7/165. Late postpartum eclampsia 16 days after delivery: case report with clinical, radiologic, and pathophysiologic correlations.

    BACKGROUND: Postpartum eclampsia is a rare, frightening, and potentially tragic complication of hypertensive pregnancies, usually developing within 48 hours of delivery. seizures occurring days to weeks after parturition are exceedingly uncommon and require rapid, precise clinical evaluation by multiple specialists. methods: A case presentation of delayed postpartum eclampsia illustrates unique features of the syndrome. Extensive review of the literature highlights pathogenesis, controversies, and dilemmas surrounding this enigmatic hypertensive disorder. RESULTS AND CONCLUSIONS: A 39-year-old hypertensive patient had an uneventful full-term delivery by her family physician only to develop headache, double vision, and recurrent tonic-clonic seizures 16 days later. Initial evaluation showed severe hypertension, diplopia, hyperreflexia, proteinuria, and hyperuricemia. She was given a magnesium sulfate infusion. magnetic resonance imaging (MRI) documented asymmetric ischemic foci within gray matter in the distribution of the posterior cerebral arteries. All symptoms, signs, and abnormal laboratory values resolved within 4 days. A follow-up MRI showed complete resolution of all cytotoxic cortical lesions. Based on human autopsy data, radiologic investigations, and animal studies, eclampsia is believed to result from explosive vasospasm, endothelial dysfunction, and cytotoxic edema of cerebral cortex. This central nervous system vasculopathy is most prominent in the posterior cerebral vasculature and is often rapidly reversible. Difficulties in differential diagnosis, typical findings on neuroimaging, and urgent management strategies are discussed. The time limit for postpartum eclampsia probably should be lengthened to 4 weeks, as indicated by our case and other clinical series. ( info)

8/165. Regional cerebral blood flow after status epilepticus.

    Two patients with status epilepticus due to specific conditions were examined using MRI and stable Xe/CT CBF. [Case 1] A 30-year-old woman developed a grand mal seizure during delivery. She was comatose, and MRI revealed abnormal high intensity areas bilateral basal ganglia, compatible with eclampsia. Regional CBF was decreased in bilateral occipital lobes and right basal ganglia. Six days after onset. Regional gray matter flow was increased, especially in the thalami and basal ganglia. [Case 2] The patient is a 31-year-old male diagnosed with temporal lobe epilepsy since 10 years. At the onset, he had a prolonged right hemiconvulsion followed by generalized tonic-clonic convulsion. MRI 13 days after onset showed left hemispheric edematous swelling of gray matter. Stable Xe/CT 3 weeks after onset demonstrated increased cortical CBF corresponding to edematous area. The results suggested that regional CBF decreased immediately after status epilepticus and then increased for 1-3 weeks in the interictal period. We speculate that the energy debt incurred during prolonged seizure causes relative ischemic condition in the neurons, with the increase in CBF resulting from accelerated energy production for a long period. ( info)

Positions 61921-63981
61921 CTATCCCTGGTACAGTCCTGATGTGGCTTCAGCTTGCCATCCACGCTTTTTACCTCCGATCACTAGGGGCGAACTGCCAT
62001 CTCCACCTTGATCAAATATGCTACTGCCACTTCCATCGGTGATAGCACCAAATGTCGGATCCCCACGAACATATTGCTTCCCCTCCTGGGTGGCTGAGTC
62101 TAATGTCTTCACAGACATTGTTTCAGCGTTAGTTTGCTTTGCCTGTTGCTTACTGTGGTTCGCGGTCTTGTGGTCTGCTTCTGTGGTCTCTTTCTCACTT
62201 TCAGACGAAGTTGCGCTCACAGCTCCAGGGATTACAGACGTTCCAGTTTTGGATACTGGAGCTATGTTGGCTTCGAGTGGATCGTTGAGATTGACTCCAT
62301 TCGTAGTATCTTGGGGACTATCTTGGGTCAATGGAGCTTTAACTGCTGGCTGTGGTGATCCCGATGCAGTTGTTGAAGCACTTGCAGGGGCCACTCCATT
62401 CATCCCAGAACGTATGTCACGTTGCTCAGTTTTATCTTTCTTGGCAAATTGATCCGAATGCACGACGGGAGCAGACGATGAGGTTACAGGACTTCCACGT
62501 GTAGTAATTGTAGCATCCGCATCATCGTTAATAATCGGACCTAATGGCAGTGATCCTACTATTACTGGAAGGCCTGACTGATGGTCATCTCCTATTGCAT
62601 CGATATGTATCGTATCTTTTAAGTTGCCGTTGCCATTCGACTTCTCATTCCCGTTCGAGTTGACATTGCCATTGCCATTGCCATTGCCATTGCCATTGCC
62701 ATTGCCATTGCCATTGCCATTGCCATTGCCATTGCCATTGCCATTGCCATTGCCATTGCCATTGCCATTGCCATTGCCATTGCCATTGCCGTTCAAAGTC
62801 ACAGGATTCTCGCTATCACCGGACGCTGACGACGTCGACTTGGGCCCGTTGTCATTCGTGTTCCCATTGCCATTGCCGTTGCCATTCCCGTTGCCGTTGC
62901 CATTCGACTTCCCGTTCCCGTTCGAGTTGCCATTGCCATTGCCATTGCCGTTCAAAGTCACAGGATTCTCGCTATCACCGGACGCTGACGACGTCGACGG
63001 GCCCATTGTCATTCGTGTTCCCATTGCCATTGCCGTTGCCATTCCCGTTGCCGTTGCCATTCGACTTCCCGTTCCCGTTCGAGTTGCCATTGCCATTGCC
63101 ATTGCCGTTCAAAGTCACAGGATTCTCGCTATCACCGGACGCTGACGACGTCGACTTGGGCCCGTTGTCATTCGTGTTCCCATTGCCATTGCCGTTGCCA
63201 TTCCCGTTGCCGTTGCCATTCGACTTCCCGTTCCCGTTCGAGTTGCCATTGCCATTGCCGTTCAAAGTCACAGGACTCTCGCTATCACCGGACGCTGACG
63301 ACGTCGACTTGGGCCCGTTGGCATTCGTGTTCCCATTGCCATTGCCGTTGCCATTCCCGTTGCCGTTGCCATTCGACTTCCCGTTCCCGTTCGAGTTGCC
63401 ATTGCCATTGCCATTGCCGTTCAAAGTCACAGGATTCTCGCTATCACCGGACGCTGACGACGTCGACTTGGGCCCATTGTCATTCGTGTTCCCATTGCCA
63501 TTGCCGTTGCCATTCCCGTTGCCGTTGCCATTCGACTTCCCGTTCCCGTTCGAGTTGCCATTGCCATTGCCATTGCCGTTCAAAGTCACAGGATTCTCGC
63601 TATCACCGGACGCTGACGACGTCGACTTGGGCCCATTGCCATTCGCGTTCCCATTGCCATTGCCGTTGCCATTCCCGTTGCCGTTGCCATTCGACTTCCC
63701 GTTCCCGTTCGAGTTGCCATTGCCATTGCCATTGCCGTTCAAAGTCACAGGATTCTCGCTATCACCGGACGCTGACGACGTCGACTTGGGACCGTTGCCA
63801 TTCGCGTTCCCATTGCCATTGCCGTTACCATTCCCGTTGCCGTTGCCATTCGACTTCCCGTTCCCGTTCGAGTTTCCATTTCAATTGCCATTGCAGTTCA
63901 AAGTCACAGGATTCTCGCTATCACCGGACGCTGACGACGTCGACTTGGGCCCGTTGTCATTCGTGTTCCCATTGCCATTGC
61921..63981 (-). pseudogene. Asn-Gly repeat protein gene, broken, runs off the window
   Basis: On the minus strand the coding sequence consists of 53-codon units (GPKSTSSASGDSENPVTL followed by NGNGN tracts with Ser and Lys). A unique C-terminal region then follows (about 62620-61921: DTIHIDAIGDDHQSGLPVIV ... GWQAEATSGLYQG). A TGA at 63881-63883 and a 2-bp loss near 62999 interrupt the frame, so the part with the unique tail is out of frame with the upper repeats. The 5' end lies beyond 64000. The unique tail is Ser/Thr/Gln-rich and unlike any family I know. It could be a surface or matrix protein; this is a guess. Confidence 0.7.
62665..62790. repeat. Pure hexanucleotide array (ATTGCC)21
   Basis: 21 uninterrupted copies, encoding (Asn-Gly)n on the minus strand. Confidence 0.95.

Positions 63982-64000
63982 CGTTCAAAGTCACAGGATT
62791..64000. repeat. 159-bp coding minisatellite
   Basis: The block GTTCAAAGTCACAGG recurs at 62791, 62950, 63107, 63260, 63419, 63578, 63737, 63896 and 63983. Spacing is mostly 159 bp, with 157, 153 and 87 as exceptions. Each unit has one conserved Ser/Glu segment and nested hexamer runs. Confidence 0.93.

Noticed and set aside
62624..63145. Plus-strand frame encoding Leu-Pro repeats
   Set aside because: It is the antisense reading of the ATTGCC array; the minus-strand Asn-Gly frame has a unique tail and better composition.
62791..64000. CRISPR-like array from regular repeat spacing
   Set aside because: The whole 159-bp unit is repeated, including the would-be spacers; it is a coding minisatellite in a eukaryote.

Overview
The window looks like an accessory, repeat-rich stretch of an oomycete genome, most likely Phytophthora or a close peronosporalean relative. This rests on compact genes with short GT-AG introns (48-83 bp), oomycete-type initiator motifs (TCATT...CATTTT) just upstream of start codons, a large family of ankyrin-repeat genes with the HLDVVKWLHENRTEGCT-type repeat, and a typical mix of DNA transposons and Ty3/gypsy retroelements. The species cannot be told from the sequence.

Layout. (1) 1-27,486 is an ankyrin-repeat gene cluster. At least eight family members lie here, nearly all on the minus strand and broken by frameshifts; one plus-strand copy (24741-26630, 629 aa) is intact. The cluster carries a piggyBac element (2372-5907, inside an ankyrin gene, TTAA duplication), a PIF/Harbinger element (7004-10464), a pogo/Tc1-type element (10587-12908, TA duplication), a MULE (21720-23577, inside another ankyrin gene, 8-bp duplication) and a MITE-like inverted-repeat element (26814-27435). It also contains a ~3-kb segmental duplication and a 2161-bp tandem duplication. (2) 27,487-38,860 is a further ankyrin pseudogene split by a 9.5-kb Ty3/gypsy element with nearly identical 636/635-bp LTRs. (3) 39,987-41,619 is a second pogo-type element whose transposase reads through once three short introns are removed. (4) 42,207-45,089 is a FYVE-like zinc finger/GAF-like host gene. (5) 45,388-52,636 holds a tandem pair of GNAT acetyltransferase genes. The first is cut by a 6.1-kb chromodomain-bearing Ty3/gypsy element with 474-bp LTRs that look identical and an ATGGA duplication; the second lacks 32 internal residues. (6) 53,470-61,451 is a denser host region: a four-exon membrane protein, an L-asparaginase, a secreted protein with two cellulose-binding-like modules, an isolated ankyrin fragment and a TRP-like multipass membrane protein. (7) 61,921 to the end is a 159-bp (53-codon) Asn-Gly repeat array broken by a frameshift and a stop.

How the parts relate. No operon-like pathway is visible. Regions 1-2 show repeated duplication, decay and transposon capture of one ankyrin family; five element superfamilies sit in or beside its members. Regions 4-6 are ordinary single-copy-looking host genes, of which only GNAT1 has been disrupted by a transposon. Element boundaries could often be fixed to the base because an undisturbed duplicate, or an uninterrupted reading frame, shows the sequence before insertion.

9/165. neurocysticercosis in pregnancy: a case initially diagnosed as eclampsia.

    BACKGROUND: neurocysticercosis is an infection of the central nervous system with the pork tapeworm's cysticercus. CASE: A 21-year-old Hispanic primigravida presented at 33 weeks' gestation with acute onset of mental status changes preceded by headaches and emesis. She was transferred comatose to our institution with a diagnosis of postictal state secondary to eclampsia. Upon arrival, the patient developed anisocoria, papilledema, posturing, and hypertension. neuroimaging showed an intraventricular cyst. The patient was treated with ventriculostomy, induction of labor, postdelivery shunting, albendazole, and prednisone. CONCLUSION: neurocysticercosis should be considered in the differential diagnosis of pregnant patients with coma and/or seizures, especially if the patient has emigrated from or traveled to an endemic area. albendazole, with shunt procedure, is the treatment of choice for intraventricular neurocysticercosis. ( info)

10/165. diffusion-weighted images and vasogenic edema in eclampsia.

    BACKGROUND: In eclampsia, it is mandatory to recognize specific cerebrovascular complications before initiation of treatment. diffusion-weighted magnetic resonance imaging (MRI) is a new technique that differentiates between cerebral infarction and hypertensive encephalopathy with vasogenic edema. CASE: A 23-year-old primigravida developed eclampsia at 29 weeks' gestation. Focal neurologic signs and neuroimaging findings by computed tomography and MRI were consistent with acute infarction or vasogenic edema. diffusion-weighted MRI did not show an abnormal signal, indicating vasogenic edema. Control of the severe hypertension without anticoagulation therapy was begun. After delivery, the woman's neurologic abnormalities disappeared. CONCLUSION: diffusion-weighted MRI differentiated between cerebral infarction and vasogenic edema, helping in the management of eclampsia. ( info)